By Jack Franks
With less than 24 hours to go before the 46th edition of the World’s Strongest Man gets underway, Muscle and Health take a look at what could be in store over the next few days.
The undeniable favorite is current back-to-back title holder Tom Stoltman, who aims to become the first-ever strongman to record a triple coronation of crowns.
He was the first competitor to win back-to-back WSM titles since Brian Shaw won his fourth WSM title in 2016, and only the 10th strongman ever to win multiple WSM titles.
When we spoke to Tom and his brother, Luke, who is also competing in Myrtle Beach, South Carolina, they were both confident of the junior Stoltman brother making history.
Stoltman’s path to the top of the podium only saw him win one event in the Final, but he never ranked lower than third across the six events, showcasing a superb level of consistency.
So the question is, can anybody stop the Stoltman dynasty?
Our World’s Strongest Man Predictions…
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One man to keep a close eye on is Mitchell Hooper, who surpassed the expectations of everyone within the strongman scene to finish 8th in 2022, just one of many exceptional performances during a stellar rookie year.
Hooper, who many believe to be Stoltman’s main competitor for the trophy, once ran a marathon in three hours and 24 minutes, so he is on the leaner side. However, his speed across the ground and agility is not to be underestimated.
Credit: Barrie 360
“The Moose” – as he is known – was victorious at Arnold’s last month, displaying a performance of strategic perfection to clinch the title. He never dropped out of the top three in any of the five events and told Muscle and Health his favorite event in the finals is the Shield Carry.
Ex-strongman champ Laurence Shahlaei, who now coaches Hooper, firmly believes Hooper to be amongst the title contenders while also backing “the Polish Terminator,” Mateusz Kieliszkowski, to go one better than his runner-up medals in 2018 and 2019.
The Pole has twice come extremely close to clinching the title, placing second in 2018 and 2019, and after a four-year absence from World’s, Kieliszkowski will be making his long-awaited comeback.
Before his prolonged absence due to multiple injuries, including a trauma to his triceps back in 2020, he was expected to win a world title at any moment. Kieliszkowski’s second place at this month’s Arnold Classic was a major milestone in his comeback. Finishing in second place, four points adrift from Hooper, the Pole won three of the five events. If he can reach the final, with no maximum deadlift on the cards, it’s hard to imagine him being anywhere other than in the mix.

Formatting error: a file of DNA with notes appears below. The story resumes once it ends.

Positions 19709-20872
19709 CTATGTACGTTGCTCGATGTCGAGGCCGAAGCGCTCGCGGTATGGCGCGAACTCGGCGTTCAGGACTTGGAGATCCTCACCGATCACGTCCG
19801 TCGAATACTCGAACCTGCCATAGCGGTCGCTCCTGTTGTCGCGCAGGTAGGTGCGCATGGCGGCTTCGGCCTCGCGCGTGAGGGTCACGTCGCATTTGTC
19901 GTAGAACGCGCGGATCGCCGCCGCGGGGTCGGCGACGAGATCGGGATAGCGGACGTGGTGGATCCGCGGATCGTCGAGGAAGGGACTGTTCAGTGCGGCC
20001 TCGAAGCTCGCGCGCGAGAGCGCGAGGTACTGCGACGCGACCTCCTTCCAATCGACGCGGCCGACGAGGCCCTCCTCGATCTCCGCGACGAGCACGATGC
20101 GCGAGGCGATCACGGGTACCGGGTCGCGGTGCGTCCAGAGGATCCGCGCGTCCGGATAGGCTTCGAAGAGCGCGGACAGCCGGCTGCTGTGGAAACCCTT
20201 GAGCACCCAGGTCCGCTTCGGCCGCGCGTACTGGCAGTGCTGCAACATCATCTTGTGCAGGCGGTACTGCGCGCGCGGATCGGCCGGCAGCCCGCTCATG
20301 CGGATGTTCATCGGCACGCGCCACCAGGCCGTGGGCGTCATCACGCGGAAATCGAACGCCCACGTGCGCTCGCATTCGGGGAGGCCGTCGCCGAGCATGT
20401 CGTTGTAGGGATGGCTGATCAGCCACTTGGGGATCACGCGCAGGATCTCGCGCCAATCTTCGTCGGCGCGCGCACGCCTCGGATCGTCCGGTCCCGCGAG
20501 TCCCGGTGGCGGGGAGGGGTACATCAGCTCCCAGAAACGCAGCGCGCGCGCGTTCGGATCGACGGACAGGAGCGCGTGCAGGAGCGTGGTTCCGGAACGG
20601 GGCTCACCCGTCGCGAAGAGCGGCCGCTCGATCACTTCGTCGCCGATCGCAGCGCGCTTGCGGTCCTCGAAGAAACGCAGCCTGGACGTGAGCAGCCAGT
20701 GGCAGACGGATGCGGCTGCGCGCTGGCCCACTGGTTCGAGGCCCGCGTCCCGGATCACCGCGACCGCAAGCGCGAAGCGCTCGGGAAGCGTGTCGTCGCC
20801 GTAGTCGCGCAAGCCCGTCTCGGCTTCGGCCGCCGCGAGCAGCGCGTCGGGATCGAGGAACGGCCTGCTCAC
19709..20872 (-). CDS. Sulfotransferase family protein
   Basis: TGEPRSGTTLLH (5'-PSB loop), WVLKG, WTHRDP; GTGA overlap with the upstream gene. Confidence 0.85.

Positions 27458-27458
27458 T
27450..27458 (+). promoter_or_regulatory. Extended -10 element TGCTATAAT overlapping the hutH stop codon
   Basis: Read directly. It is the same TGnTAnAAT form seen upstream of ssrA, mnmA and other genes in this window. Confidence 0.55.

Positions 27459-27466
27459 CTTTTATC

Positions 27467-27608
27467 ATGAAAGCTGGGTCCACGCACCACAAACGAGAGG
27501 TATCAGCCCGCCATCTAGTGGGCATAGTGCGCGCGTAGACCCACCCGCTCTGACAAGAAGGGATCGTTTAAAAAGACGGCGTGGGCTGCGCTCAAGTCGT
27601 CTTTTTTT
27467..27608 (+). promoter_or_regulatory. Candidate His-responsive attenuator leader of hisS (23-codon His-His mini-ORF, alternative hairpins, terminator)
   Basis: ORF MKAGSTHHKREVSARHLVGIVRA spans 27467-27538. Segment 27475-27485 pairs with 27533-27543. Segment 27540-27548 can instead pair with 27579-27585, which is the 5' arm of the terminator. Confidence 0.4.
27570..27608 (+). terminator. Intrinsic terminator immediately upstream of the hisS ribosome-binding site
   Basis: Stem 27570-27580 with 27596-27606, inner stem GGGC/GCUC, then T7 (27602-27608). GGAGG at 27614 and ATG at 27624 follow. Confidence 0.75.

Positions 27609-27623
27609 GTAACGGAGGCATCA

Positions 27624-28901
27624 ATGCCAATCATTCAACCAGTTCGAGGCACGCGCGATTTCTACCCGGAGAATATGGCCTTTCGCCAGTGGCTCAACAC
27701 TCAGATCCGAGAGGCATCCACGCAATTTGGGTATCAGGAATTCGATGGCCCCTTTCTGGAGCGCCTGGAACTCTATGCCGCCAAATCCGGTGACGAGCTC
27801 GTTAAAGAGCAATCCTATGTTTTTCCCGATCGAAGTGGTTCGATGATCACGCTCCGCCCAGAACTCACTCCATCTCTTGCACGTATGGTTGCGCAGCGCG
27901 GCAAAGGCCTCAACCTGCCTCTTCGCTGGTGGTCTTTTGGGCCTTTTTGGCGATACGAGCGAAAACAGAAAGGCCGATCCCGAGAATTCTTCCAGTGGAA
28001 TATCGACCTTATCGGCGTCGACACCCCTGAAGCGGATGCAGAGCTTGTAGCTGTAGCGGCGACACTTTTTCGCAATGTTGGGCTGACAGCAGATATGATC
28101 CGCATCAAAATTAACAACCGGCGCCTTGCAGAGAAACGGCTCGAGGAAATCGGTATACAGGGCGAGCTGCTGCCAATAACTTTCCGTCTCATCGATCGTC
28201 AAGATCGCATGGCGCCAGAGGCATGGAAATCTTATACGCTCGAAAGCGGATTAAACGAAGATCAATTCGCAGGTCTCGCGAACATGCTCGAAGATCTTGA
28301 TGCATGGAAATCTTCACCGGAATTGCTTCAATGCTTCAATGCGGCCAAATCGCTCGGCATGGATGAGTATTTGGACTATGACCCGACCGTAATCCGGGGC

This year’s title race looks far from a two-horse race, and one man who could well top the podium – he’s had plenty of experience doing just that – is the four-time champ, Brian Shaw.
Credit: Denver Post
He would become the oldest-ever winner, at 41, and with a set of events that suit him, Shaw’s threat in this year’s competition is considerable. Kettlebell Toss, Fingal’s Fingers, Giant Dumbbell, Truck Pull and Atlas Stones are all events he has excelled at, and no one can match him for experience and attention to detail in preparation.
A fifth title would match the achievement of Mariusz Pudzianowski, the only man to have won five. Regardless of the outcome, Shaw has let it be known that he intends to retire from World’s Strongest Man, and his appearance this year will be his final one.
Shaw’s preparation for the competition has been far from ideal, with the strongman icon recently sharing his experiences about a leg infection that nearly put his career into a quietus.
If any man can overcome the odds, it’s Shaw.
After taking third in the Giant’s Medley in last year’s final, Ukraine’s Oleksii Novikov took a stranglehold on the contest thanks to three consecutive event wins in the Deadlift, Flintstone Barbell and Bus Pull.
Credit: Giants Live
The Power Stairs proved his undoing, but a superb performance from a man who had suffered the ignominy of failing to qualify for the final the year before, despite being the defending champion.
The Ukranian was right in the mix to replicate his first-place finish in 2020.
Credit: Giants Live
Trey Mitchell deserves mention, given his 6th and 4th finishes in the last two finals, while his fellow American, Bobby Thompson, will be searching for redemption after he lost out in a bizarre Stone-Off last year, unable to lift a single rep.
His third place at the Arnold Classic indicates his preparations have gone well, and he could well improve on the 9th place he achieved in 2021.
A few rookies to keep a close eye on are the Ukrainian Pavlo Nakonechnyy, who won the World Open in Cardiff last year, and Spenser Remick, the 2022 Official Strongman Games winner who will be making his debut at WSM.
The Canadian is an excellent all-rounder with no obvious weak points and could well upset some of the more established men in the heats.
We need to mention “The Miracle Man,” Mark Felix, who announced earlier this year that he would continue to compete in Strongman but will not be returning to Worlds.
By the time his heat gets underway, he will be 57 years and 2 days old – the oldest man to ever compete at World’s Strongest Man. It will be his 18th appearance, which is also a record.
The 2023 competition marks his and Shaw’s final World’s encore.
So, who is your money on?